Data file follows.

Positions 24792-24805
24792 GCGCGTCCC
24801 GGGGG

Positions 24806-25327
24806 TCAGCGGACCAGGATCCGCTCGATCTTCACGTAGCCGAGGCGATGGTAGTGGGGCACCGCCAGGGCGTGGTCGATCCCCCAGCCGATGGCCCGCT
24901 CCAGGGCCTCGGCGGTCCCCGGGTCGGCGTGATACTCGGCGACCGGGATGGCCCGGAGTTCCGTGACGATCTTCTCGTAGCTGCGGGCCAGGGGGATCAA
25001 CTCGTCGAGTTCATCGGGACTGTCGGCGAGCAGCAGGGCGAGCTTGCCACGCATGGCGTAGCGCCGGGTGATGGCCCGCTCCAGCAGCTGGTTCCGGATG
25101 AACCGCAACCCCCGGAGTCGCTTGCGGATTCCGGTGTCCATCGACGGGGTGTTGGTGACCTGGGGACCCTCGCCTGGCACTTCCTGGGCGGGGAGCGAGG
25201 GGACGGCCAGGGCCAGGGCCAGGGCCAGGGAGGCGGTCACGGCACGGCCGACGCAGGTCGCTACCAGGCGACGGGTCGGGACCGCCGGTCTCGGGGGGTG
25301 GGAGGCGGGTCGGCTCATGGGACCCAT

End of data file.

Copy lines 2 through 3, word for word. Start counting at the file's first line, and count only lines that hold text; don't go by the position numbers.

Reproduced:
24792 GCGCGTCCC
24801 GGGGG